Darren Gough, the former England fast bowler and current Yorkshire captain, will retire from first-class cricket at the end of the 2008 season.
"I think it's time now," Gough said after Yorkshire's washed out Friends Provident Trophy match against Derbyshire. "I'm 37, we've got some good youngsters coming through and I'll be 38 when I've retired. I think I've had a good innings and it's time to call it a day."
It will end a fine career by one of England's most gregarious and successful fast bowlers. In 58 Tests he took 229 wickets at 28.39 after making his debut against New Zealand in 1994, along with 235 one-day wickets. A Yorkshireman through and through, it was a surprise when he ended 15 years with the club by switching to Essex in 2004. However, he returned to Headingley as captain in 2007 and enjoyed an excellent season.
His retirement doesn't come as a surprise, however. He was "95% sure" back in January that 2008 would be his swansong and, a few weeks ago, he told the The York Press that he was keen to bow out on his own terms.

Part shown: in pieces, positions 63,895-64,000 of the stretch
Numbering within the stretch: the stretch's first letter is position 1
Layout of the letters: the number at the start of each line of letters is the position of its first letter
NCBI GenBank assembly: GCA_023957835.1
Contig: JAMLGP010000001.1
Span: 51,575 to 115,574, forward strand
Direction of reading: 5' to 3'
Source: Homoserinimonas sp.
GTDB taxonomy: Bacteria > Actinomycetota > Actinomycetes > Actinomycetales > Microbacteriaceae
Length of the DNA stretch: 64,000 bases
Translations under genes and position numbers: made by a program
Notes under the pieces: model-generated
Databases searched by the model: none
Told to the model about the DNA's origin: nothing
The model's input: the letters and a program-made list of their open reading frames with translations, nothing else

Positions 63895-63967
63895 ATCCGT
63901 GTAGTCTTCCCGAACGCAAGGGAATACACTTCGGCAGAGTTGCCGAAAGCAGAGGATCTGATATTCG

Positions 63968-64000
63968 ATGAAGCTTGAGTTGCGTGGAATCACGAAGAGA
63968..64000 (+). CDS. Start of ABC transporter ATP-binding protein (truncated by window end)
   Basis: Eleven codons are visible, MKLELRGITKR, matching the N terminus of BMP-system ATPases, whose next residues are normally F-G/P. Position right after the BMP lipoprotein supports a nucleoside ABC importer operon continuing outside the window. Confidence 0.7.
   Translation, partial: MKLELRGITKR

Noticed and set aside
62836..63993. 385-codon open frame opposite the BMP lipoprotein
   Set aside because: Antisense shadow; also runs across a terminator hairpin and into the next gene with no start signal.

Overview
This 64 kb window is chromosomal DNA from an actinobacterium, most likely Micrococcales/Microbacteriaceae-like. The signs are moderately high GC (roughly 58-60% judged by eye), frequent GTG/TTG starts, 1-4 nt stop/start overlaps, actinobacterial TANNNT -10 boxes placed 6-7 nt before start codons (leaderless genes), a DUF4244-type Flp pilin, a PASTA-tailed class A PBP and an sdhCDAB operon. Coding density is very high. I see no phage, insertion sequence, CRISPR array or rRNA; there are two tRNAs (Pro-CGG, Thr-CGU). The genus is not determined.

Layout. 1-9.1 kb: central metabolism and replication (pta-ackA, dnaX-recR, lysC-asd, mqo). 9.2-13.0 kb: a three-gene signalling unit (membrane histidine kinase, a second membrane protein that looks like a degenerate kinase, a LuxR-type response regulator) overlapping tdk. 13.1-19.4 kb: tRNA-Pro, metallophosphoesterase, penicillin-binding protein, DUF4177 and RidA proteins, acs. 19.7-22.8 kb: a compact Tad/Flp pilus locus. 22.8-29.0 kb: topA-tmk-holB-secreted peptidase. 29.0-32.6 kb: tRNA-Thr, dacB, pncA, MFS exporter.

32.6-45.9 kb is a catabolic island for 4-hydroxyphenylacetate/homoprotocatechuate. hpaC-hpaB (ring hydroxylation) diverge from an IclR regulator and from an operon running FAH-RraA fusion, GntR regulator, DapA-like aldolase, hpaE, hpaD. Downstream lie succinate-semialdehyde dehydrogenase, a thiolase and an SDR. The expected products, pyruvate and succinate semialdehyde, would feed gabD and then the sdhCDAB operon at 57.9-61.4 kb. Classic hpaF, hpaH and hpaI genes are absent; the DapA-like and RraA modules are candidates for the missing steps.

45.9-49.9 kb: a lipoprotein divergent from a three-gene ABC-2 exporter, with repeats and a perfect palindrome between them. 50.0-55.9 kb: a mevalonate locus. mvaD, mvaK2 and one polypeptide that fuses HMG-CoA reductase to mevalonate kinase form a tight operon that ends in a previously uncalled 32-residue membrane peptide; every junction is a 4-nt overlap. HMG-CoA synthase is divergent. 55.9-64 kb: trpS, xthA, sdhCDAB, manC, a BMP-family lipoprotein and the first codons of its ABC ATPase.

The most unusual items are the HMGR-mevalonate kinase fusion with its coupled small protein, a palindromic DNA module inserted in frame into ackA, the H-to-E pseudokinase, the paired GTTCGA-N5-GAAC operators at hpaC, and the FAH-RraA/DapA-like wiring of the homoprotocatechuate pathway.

"I had a great year last year. I got 70-odd wickets and did pretty well - very well because I was the top wicket-taker," he said. "I've never been one for a big fanfare. When I quit Test cricket, I made my decision. I didn't tell anyone that I was retiring after the next Test, I didn't go around waving my bat in the air. I went home and I rang David Graveney, then chairman of selectors, and said: 'Thanks mate, that's it'. There was no send off. That's the way that I want it to be.
"It would be nice to finish the last game with a five-for and a century with the bat, but it doesn't always work that way."
When he first arrived in international cricket, there was genuine hope he might turn into a promising allrounder with 65 on debut against New Zealand, and a crowd-pleasing 51 in Sydney during the 1994-95 Ashes. He may not have had the fleetest of footwork at the crease, but his twinkle toes were good enough for him to win the BBC's Strictly Come Dancing competition in 2005, and again in 2007.